We were talking about our California autumn at lunch last week. Art misses the Colorado aspens, so Cynthia said "Our fall is not about color. There's something about the light that is so beautiful." We do have fall colors here in central California, but the trees are just beginning their change. I know that Cynthia is absolutely right about our special autumn light! I've been noticing it every day as I drive to and from school. Fall is a time of change. Why does the sunlight itself change so much at this time of year that we all sense that something is afoot?
I realize this stumper is vague, and I don't have a photo that shows what I mean by "special autumn light". If you don't recognize what I'm talking about, then here's another sunlight stumper that is related. (It's also a hint!) Consider these two photos of my favorite tree in the perfect light. (Click on the left photo for a better copy at my Treebeard's Photos fotolog.)
August 8, 2003 August 9, 2002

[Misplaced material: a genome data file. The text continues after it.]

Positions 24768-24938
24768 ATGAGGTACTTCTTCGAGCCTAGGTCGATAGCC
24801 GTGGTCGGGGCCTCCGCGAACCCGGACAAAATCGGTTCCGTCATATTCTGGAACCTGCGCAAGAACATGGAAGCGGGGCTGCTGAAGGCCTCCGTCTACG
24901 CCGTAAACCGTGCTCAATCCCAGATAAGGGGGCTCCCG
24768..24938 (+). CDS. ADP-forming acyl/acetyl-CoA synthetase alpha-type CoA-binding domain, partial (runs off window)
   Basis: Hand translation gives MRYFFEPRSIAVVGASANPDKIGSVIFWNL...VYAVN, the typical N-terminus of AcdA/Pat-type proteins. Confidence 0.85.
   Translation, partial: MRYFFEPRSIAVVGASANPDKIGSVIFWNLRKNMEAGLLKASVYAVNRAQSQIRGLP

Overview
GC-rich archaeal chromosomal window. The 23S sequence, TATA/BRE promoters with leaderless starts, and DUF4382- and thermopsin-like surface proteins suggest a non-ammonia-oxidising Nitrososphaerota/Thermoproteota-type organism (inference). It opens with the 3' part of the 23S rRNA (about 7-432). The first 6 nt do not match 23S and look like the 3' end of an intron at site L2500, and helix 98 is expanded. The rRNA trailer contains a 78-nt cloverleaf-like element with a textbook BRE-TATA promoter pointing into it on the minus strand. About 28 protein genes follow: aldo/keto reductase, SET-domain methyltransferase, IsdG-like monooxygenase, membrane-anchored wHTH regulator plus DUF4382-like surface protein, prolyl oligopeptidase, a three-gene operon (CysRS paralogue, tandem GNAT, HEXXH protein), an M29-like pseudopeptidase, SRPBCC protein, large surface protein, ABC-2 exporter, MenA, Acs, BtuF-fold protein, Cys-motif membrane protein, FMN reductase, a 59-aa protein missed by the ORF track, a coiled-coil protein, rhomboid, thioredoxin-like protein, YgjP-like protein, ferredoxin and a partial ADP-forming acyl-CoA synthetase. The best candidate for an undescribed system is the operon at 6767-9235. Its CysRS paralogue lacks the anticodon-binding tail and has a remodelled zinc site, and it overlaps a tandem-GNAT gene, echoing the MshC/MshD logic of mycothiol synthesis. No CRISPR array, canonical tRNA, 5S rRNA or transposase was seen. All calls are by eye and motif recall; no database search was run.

Both photos show a glowing Madrone (Arbutus menziesii) tree with the setting sun off to the left. I took both photos from my deck at home on San Marcos Pass, California. I took the photo on the left one day last summer. I waited a few days to see if the lighting would get even better, but the effect stopped altogether. I searched my archives and found the almost identical shot on the right from almost the same date a year ago. (The exposure is different and the oaks have grown a bit so they are different; photos always are.) I have another stumper about The Perfect Light for photos. But why would that perfect light happen on almost the same day in the same place in different years?
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